Coronary CTA requires dedication, 64-slice minimum

CHICAGO - Cardiac imaging may have slipped away from radiology in stages over the years, but radiologists can capture the boom in coronary CT angiography if they move fast, train hard, and plan to use at least a 64-slice scanner.

Those were some of the views shared by leading practitioners during a lively and opinionated keynote and panel discussion Tuesday at the RSNA meeting.

The special cardiac integrated science and practice (ISP) session also featured multiple studies suggesting that, yes, 64-slice scanning is indeed better than 16-slice for evaluating the coronary arteries.

Leading off the session was a combination overview and call-to-arms from keynote speaker Dr. George Hartnell, chief of cardiovascular and interventional radiology at Baystate Medical Center in Springfield, MA.

Hartnell reminded the audience of how much cardiac imaging has moved from the domain of radiologists to cardiologists -- echocardiography, conventional angiography, nuclear -- and stressed that now is the time for individual radiologists to decide whether they are going to do cardiac CT and MR.

The decision is critical, he said, because the commitment is substantial. Radiologists will need to master material that may be defined by cardiologists, who have already established guidelines for performance of cardiac CT and MR.

And because image quality is key, Hartnell said, "Train your techs well, otherwise your life is going to be hell."

So given the training involved, can radiologists in smaller groups really do cardiac CT and MR, asked one audience member.

"I'm optimistic that it can be done," said Dr. Martin Lipton, now the director of education in noninvasive cardiovascular imaging at Brigham and Women's Hospital in Boston.

"This is not like doing a coronary arteriogram," stated Lipton, who said he performed 7,000 of those in his past. "I can tell you people with whom I work, who haven't seen too many coronary arteriograms in radiology, pick up this CT work very quickly."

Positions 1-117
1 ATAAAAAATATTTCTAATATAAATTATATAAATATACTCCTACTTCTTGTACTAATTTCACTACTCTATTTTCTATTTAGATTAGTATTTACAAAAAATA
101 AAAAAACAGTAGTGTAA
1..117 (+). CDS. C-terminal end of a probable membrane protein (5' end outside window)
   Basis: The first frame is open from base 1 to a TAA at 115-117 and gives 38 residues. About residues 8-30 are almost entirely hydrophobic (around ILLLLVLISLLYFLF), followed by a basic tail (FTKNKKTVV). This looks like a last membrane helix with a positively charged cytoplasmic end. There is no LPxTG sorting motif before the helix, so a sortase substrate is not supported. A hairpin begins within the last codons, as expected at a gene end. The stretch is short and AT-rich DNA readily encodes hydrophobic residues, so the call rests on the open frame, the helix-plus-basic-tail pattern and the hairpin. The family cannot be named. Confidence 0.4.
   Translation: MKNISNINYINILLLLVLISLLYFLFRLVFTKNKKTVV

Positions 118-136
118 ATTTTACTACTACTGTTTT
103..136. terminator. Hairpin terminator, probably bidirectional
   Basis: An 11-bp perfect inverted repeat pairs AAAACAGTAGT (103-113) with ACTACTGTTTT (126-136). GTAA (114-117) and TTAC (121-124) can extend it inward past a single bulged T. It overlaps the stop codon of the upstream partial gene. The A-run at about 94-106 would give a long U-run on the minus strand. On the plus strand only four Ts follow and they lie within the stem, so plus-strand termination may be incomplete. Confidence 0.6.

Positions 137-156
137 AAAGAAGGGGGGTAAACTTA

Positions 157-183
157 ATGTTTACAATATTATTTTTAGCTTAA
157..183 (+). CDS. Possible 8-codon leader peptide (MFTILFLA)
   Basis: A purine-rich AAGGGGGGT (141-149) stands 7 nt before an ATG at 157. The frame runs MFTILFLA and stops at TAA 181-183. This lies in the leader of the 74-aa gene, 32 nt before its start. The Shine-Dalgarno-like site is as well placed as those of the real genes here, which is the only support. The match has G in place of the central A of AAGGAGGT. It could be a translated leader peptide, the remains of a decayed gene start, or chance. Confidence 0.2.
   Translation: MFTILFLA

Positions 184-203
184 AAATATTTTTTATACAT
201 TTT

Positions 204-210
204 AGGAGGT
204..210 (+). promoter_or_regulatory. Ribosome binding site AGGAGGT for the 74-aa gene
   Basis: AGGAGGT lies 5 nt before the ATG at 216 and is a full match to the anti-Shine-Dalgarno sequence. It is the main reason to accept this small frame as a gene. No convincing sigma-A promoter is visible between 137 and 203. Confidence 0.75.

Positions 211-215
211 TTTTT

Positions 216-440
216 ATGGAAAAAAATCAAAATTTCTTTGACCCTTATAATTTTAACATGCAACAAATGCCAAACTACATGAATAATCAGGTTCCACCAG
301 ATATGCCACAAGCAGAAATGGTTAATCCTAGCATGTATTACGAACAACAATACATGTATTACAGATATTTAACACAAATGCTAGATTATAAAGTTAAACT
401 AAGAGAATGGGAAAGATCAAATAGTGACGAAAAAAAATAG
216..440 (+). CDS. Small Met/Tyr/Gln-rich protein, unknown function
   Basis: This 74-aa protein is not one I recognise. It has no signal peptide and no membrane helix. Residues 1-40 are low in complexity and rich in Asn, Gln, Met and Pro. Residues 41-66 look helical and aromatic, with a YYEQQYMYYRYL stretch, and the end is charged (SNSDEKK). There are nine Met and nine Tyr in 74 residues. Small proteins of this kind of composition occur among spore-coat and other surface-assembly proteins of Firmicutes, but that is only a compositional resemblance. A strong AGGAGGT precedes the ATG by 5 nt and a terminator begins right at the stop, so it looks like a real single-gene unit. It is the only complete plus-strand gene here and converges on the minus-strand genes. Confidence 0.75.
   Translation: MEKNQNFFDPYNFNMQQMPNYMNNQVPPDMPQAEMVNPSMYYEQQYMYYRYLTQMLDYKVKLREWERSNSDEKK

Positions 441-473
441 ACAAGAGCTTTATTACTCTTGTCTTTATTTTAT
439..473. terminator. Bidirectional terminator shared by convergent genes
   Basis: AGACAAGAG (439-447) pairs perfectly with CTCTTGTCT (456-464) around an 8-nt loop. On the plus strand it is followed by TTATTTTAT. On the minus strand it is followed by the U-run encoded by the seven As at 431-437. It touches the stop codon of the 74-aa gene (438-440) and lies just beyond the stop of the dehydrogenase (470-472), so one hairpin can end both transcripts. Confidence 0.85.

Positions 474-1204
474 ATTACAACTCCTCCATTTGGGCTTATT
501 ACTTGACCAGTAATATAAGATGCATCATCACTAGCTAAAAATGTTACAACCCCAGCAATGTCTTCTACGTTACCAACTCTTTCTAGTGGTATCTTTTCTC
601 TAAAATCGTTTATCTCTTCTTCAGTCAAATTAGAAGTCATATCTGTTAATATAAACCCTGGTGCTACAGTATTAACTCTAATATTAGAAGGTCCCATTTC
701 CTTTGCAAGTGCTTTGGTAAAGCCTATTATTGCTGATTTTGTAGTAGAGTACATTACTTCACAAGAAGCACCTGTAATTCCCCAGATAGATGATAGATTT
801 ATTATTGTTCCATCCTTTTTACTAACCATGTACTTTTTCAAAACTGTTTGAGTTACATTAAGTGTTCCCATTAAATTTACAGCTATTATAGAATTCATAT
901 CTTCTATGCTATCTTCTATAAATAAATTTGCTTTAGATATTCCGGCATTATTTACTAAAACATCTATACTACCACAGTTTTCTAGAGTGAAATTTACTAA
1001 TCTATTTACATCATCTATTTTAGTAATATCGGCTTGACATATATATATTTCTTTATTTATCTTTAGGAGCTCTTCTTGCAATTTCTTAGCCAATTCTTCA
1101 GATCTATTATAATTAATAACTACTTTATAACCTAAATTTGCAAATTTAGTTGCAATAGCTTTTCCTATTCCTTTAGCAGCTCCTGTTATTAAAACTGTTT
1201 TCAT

And, asked another radiologist from the audience, if the time to start a cardiac imaging service is now, should we go ahead and do that with our current 16-slice scanner?

An emphatically shouted "No!" came from the back of the room and prompted laughter from the audience but agreement from the panel.

"Not only would you probably need a 64-slice scanner, but in June of next year you'll probably realize you need a double 64 or a 256," said panelist Dr. Andre Duerinckx, who now does cardiac imaging research in Winston-Salem, NC.

What about 24/7 service? Do we have to offer that if we're going to do the cross-sectional coronary imaging in our community, asked another audience member.

No, the panelists agreed -- nor should nighthawk providers be expected to cover such reads given the much longer time required to read a coronary CTA. Instead, those high-risk patients who arrive in the middle of the night should go straight to the cath lab, and lower-risk patients can wait.

"Our cardiologists say there is no such animal as an emergency cardiac CT," said Dr. Tamar Gaspar of Carmel Medical Center in Haifa, Israel, who presented data on her institution's successful use of 64-slice CT to safely discharge patients presenting to the emergency room with chest pain.

And once you've got the 64-slice scanner, you might try to get your center on TV host Oprah Winfrey's Web site list of facilities with such scanners, suggested Hartnell.

By Tracie L. Thompson staff writer
November 30, 2005

Related Reading

Cardiology societies adopt cardiac CT, MR standards, August 2, 2005

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